(StatePoint) For recent graduates hunting for a job, daily headlines about unemployment rates can be disheartening. But many experts say that a down economy is not an insurmountable hurdle toward finding a great job.

“Even when the job market is discouraging, adopting the right attitude and strategies can help you break into any organization in any industry and start climbing the ladder to success,” says Pete Leibman, a career coach, and author of the new book, “I Got My Dream Job and So Can You.”

Leibman, who landed his dream job right out of college working for the NBA’s Washington Wizards, offers these tips for those starting out in the workforce:

• No excuses. Don’t let the media’s coverage of the economy scare away your job-searching motivation. You only need one job, and one break. Not 25 jobs, not 100. When you take that into consideration, the unemployment rate won’t seem so daunting.

• Don’t have a back-up plan. Commit to your goal with a resilient sprit, not a plan for failure. Of course, you’ll need to pay bills in the meantime, and perhaps answer to mom and dad, so accept other work — temporarily. It is not a matter of “if,” it’s a matter of “when” you break into your ideal career.

• Be accountable. Landing a job is a job in and of itself. So set weekly and daily goals that include talking to the people in a position to hire you. Track your time to make sure you are managing your day effectively.

• Networking is important. Over 70 percent of all jobs are filled behind the scenes through personal contacts and networking, says Leibman. But it’s not about who you know, and who knows you. The truth is that networking is all about who likes and respects you. When it comes to your contacts, quality is the key.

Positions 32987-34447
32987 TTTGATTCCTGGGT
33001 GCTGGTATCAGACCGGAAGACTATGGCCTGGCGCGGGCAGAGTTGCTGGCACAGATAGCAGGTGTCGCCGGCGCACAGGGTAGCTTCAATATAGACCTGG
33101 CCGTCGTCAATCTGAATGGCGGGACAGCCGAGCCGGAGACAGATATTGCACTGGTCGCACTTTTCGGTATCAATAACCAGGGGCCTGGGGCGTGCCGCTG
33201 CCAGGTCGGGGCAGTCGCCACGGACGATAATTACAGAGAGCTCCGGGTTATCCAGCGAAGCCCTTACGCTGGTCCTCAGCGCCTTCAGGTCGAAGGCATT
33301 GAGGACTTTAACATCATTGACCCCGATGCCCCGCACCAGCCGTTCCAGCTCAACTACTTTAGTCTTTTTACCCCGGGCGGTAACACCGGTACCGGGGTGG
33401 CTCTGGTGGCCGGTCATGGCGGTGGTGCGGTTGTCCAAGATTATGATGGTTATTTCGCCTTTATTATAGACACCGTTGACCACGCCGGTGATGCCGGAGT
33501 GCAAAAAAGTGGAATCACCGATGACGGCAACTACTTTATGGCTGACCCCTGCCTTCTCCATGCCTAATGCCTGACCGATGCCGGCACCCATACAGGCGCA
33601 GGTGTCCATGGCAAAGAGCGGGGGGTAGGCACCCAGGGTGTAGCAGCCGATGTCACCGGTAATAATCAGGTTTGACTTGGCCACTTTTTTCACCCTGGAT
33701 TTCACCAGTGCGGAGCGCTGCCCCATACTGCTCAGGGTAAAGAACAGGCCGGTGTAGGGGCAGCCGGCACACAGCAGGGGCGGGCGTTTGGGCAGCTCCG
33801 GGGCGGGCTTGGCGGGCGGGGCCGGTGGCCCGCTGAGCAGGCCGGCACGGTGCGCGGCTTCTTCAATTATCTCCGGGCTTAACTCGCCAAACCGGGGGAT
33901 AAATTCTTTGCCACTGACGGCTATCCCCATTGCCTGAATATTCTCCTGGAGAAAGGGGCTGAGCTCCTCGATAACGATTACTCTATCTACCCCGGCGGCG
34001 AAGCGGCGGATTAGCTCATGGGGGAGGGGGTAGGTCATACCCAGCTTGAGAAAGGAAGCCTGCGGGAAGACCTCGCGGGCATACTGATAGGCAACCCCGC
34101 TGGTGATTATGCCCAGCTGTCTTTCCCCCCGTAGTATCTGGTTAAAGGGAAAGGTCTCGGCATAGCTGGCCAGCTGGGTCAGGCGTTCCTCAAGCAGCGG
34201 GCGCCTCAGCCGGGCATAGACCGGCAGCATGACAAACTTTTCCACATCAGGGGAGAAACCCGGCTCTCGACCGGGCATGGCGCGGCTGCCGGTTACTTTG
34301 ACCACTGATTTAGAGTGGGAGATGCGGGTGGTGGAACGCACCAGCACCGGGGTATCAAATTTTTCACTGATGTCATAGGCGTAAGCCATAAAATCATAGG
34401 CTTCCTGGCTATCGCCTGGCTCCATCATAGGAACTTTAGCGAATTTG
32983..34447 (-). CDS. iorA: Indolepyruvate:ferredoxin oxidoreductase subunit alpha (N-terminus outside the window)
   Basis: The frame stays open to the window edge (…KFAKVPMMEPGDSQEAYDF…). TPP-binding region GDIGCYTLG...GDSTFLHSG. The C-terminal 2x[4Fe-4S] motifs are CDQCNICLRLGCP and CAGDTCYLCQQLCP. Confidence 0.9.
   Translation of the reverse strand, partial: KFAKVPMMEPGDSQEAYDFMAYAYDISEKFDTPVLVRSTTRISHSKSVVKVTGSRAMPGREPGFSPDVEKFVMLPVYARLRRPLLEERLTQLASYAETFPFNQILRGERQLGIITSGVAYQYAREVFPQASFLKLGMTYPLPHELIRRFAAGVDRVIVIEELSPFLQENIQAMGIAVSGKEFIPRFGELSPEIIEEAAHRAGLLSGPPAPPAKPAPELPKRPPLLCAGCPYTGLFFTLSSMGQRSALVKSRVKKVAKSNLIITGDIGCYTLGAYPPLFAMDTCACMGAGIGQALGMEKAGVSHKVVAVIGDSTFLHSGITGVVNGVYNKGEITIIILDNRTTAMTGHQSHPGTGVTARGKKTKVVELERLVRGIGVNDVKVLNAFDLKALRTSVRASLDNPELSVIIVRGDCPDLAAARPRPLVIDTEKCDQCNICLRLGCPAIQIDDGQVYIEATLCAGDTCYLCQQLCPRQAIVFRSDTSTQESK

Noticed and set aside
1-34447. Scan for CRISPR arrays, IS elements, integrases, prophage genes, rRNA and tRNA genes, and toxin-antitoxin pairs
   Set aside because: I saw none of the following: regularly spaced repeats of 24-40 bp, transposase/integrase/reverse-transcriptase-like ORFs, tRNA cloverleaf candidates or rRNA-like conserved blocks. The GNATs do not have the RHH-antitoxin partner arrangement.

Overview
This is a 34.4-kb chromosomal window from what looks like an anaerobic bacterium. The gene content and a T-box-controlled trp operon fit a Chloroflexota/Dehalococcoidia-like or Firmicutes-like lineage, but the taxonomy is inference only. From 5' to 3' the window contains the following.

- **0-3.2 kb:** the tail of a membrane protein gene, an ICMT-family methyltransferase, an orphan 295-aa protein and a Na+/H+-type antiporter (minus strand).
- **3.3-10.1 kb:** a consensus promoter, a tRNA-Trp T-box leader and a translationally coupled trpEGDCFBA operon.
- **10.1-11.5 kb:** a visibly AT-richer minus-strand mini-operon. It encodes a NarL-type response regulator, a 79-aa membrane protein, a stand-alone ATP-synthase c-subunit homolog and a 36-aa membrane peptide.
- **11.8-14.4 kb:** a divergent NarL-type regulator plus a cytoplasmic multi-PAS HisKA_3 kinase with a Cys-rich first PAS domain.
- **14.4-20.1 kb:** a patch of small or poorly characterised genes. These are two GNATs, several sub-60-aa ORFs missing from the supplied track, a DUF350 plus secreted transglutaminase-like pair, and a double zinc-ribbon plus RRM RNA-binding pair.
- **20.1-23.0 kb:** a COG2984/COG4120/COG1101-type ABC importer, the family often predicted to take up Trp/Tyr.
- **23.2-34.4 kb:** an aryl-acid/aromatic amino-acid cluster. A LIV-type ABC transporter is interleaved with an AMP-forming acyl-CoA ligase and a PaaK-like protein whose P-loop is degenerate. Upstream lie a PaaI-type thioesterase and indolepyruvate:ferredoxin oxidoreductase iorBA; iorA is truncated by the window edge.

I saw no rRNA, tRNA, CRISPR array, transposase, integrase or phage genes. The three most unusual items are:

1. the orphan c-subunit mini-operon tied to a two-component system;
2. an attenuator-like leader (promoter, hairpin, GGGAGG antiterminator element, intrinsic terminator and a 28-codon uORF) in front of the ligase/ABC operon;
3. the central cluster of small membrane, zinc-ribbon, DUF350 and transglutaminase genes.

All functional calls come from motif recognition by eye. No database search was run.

• Be likable. To be likable, start by liking yourself. Doing so will come across in your body language and your communication skills, and this will help you both personally and professionally. The next step is to genuinely like others without kissing up or using flattery. People naturally like people who are similar to themselves, so draw on commonalities between you and potential employers to win them over.

• Stand out. Your resume is not as important as you think. Top employers may receive hundreds or thousands of unsolicited resumes every week.  While using keywords and high-tech software programs to beat a computer system’s screening process can help, the best way to stand out in a stack of resumes is to never end up in the stack in the first place! Through strategic networking, you can avoid this fate.

More career tips can be found at www.BestCareerBook.com.

The working world can be a competitive place for a new worker, but with the right strategies you can land a great job, even in a questionable economy.



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